Hope this helps. 
    Louise Hesketh
    Community Champion
  • BenefitsTrainingCo
    BenefitsTrainingCo Member Posts: 2,622 Pioneering
    Do you still get any housing benefit? If you do, and you meet the conditions for a severe disability premium, then it is still possible to make a new claim for the same type of ESA you were on before. Otherwise, as Poppy has explained, you can't return to the same type of ESA you were on before, though it might be possible to claim 'new style' ESA depending on your national insurance record.

    The severe disability premium (SDP) is when you get PIP daily living or DLA middle or higher rate care component, you live alone (or with other adults that don't prevent you getting the premium, such as joint tenants or other people on a qualifying disability benefit), and no one receives carer's allowance or UC carer element for you. If that's the case and you get housing benefit, then it should include an SDP, even if it isn't obvious that it does (it will be part of your HB calculation).

    I know you are looking for work, but even so, it's possible you can still have limited capability for work. In ESA, the permitted work rules would apply (the earnings threshold is currently £131.50 a week, so you can't earn more than that without ESA stopping). In Universal Credit, there is no permitted work threshold, you can work and have limited capability for work but there are issues to do with working because it can sometimes stop you from being assessed (but not if you get PIP/DLA)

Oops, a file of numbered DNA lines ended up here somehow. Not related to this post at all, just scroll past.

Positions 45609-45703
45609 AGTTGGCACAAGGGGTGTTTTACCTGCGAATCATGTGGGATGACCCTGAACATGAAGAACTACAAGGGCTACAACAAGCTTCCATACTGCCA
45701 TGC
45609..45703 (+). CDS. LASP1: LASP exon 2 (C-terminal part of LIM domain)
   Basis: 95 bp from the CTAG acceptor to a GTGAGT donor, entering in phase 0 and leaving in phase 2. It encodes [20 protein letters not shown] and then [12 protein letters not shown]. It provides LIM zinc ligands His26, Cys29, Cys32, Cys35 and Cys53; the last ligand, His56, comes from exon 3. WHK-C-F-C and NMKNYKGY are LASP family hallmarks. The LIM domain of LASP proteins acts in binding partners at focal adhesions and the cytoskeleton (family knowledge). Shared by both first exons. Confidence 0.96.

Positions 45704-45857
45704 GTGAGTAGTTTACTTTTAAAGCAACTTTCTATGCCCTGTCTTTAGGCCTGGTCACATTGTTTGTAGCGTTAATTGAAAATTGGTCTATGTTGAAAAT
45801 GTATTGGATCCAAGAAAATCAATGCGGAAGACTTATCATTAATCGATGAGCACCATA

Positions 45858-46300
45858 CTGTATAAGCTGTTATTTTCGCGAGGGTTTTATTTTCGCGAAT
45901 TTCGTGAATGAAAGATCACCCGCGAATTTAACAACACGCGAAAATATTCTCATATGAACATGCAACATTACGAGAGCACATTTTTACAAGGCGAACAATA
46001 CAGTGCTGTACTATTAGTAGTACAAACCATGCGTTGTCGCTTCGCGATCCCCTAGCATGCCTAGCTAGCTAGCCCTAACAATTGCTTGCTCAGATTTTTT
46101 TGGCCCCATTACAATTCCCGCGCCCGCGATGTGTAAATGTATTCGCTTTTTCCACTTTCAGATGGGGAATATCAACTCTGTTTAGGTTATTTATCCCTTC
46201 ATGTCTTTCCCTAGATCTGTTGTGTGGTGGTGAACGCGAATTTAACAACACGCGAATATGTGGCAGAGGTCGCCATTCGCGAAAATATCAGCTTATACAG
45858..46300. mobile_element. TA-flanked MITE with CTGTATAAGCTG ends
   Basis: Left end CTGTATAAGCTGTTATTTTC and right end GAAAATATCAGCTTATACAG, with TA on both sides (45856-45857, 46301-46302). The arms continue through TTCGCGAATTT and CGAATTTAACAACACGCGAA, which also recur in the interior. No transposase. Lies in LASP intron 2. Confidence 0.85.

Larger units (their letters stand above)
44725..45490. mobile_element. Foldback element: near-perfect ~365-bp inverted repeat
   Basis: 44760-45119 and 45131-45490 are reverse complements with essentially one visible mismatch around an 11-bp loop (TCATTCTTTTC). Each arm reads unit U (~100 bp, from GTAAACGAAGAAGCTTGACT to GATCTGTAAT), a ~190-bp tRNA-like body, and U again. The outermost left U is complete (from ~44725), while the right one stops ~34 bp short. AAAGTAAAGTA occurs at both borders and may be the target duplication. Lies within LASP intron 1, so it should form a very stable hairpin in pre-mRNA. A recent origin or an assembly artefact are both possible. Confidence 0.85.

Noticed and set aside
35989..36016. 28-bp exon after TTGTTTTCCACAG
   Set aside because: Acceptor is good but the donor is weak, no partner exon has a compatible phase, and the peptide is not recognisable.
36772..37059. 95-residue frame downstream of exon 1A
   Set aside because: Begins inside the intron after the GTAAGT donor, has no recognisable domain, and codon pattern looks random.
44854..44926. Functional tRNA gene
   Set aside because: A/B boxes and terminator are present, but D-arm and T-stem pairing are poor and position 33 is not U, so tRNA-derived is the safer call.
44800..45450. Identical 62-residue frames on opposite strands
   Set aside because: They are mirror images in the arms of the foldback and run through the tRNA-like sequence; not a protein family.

I think probably from what you say contribution-based JSA isn't the right option, as although you can limit the number of hours you are looking for, it may not be flexible enough for your situation. I think it probably would be better overall to go for a benefit where you submit sick notes and have a work capability assessment (eg ESA and/or UC), though it is up to you overall, of course.

    The other issue is that even if you claimed contribution-based JSA or contributory ESA, you might still have to claim Universal Credit as well, for example, if you have rent to pay. 

    I'd suggest that the first thing is to check whether you get housing benefit which includes an SDP, as in this case, you can return to the 'old' system and claim 'old style' ESA once you stop work or reduce your pay to below the permitted work threshold - this means you would not claim Universal Credit for now.

    Anyway as Poppy has already said, it's best to contact a local advice agency because all this is very complicated and it's important to get advice which helps you consider your options. If your work isn't stopping immediately then you've got a bit of time to do this and I'd strongly recommend in-person telephone or face to face advice.

    The Benefits Training Co:
    Paul Bradley
    Michael Chambers
    Will Hadwen
    Sarah Hayle
    Maria Solomon
    David Stickland
  • feeney
    feeney Member Posts: 9 Listener
    Thanks for all of the advice Will, Louise and Poppy, much appreciated. 


Complete our feedback form and tell us how we can make the community better.

Do you need advice on your energy costs?

Scope’s Disability Energy Support service is open to any disabled household in England or Wales in which one or more disabled people live. You can get free advice from an expert adviser on managing energy debt, switching tariffs, contacting your supplier and more. Find out more information by visiting our
Disability Energy Support webpage.